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FNY Correspondent

With the IND approaching 80 years old, I thought I would give their decidedly different substations (from the BMT or IRT) some attention.  Since the substations were constructed in the early 1930s, the Art Moderne look was its logical direction in design.  Unlike the IRT or BMT, all of its substations have survived and are currently in use.  Each building is markedly different in size and design.  It would be very likely if these substations were constructed today — they’d look like they came from a cookie cutter. Isn’t it great that it didn’t happen that way?


Located on W. 133rd Street between St. Nicholas Avenue & Frederick Douglas Blvd. (8th Avenue), the Harlem Substation sits there with all its majesty and grace.


A very unique design on the door.

[IND took Art Moderne to its ultimate use -- even commissioning unique designs for grillwork like that found here on the doors. The fonts chiseled over the doors are the same ones used on IND station signage -- and nowhere else.]


The Stanton Street substation’s front door is actually on Essex Street.


The front door on Essex Street.


These zig zag lines are electrifying!


The Concourse yard on Jerome Avenue &  203rd Street  is the home for this beauty. It’s no longer a substation, but a storage building. The Concourse yard services the B & D lines.


Check out this design!


The Concourse yard has another storage building on 204th Street between Jerome & Paul Avenues.


One of the IND’s more intricate vent grills.


This substation has made a previous appearance on FNY not too long ago in a Greenwich Avenue entry. It is one of the taller IND substations. [Greenwich Avenue and West 13th Street]


Even though Jay Street and Smith Streets are indeed separate streets in Brooklyn, strangers to Brooklyn’s geography could walk from Smith Street & Hamilton Avenue all the way to Jay & Tillary Streets and think they were on the same street.  With this in mind, this Jay Street substation near Concord Street in Downtown Brooklyn is essentially on the same street as the Smith Street substation.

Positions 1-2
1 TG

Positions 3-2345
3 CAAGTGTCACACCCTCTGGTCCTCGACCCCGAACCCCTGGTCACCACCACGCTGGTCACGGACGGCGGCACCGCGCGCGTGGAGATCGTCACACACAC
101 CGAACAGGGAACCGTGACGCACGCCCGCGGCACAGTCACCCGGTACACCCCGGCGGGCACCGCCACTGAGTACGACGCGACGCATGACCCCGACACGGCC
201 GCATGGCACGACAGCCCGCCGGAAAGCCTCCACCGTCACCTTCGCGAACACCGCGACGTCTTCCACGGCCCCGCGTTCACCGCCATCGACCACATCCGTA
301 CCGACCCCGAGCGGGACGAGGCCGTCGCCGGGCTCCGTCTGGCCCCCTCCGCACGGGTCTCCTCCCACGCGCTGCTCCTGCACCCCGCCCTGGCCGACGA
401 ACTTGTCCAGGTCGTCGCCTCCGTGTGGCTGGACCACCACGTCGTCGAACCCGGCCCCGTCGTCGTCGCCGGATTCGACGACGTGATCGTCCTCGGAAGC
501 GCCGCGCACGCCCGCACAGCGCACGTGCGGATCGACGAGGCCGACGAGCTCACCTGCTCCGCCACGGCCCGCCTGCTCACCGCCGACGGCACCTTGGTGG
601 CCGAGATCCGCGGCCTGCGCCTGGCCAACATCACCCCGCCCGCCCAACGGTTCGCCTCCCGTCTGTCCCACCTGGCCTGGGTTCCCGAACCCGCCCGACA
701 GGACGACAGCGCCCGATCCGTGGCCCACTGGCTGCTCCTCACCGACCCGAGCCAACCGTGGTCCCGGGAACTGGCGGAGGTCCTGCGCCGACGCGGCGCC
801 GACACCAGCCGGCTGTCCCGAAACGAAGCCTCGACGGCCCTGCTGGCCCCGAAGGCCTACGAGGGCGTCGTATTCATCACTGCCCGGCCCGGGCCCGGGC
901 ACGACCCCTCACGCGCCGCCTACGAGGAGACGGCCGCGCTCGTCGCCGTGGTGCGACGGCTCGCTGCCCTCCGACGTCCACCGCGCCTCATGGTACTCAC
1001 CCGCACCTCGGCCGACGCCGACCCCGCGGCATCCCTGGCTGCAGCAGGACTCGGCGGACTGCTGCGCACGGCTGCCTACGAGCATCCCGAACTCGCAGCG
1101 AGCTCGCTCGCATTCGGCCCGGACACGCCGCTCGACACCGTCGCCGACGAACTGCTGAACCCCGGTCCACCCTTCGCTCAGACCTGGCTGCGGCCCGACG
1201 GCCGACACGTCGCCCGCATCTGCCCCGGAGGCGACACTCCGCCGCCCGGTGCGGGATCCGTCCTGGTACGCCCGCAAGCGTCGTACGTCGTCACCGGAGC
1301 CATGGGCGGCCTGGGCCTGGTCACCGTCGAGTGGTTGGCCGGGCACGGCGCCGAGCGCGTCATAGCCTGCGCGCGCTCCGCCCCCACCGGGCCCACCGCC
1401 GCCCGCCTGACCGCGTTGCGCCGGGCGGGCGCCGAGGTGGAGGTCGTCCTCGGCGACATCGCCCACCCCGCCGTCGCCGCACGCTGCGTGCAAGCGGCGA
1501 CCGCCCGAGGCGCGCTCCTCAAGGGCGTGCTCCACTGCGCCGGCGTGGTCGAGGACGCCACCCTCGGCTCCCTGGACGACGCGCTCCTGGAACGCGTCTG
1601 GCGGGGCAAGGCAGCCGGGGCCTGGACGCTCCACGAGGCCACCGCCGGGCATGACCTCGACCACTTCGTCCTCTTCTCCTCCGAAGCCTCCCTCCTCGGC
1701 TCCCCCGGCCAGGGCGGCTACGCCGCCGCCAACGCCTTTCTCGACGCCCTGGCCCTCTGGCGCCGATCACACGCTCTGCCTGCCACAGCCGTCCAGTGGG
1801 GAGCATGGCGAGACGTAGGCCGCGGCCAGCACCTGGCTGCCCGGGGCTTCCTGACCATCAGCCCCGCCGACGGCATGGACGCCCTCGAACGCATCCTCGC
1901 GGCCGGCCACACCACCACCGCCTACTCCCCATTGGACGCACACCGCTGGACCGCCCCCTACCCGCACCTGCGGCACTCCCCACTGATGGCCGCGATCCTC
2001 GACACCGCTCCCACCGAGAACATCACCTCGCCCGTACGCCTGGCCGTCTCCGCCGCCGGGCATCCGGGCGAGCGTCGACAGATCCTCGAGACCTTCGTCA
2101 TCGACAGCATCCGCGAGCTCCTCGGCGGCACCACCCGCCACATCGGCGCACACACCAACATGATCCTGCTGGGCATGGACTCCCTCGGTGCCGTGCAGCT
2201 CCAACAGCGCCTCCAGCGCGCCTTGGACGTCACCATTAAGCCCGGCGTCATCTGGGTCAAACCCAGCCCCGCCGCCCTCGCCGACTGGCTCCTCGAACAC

Smith Street near 2nd Place [Carroll Street station] is the location of this beauty.


I tried to get shot of this substation  around 3PM one day back in May. Due to traffic conditions and congestion, it was impossible to get a great shot of the IND’s largest substation, the Central Substation on West 53rd Street, btween 6th & 7th Avenues.  I was finally able to get these better shots at 5:40AM back in May.


The Avenue X substation can’t be seen too well from Shell Road & Avenue X in Brooklyn by the general public.  That’s because it sits far from the street. Check out the stylish Art Moderne font.



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17 Responses to IND SUBSTATIONS

  1. chris says:

    Since its a substation that means it can be used in the place of a regular station if the regular one is closed for repairs-Brilliant!

  2. Ed Sachs says:

    I don’t know that the “Avenue X” substation (or is it “Avenue Z”) counts as an “IND” substation. Wasn’t built as part of the BMT Coney Island yard complex at around the same time (late 1920s/early 1930s)?

  3. zoso says:

    i am from florida.what is a substation ?

  4. Old Skool says:

    I love this style. Too bad the second system did not get built. There would have been more buildings like this.

  5. BST says:

    Looks like the substation has an Ave Z address

  6. R says:

    Beautiful stone and masonry work there – exactly what is lacking in modern architecture today. (well, that AND quality). Cheers, great we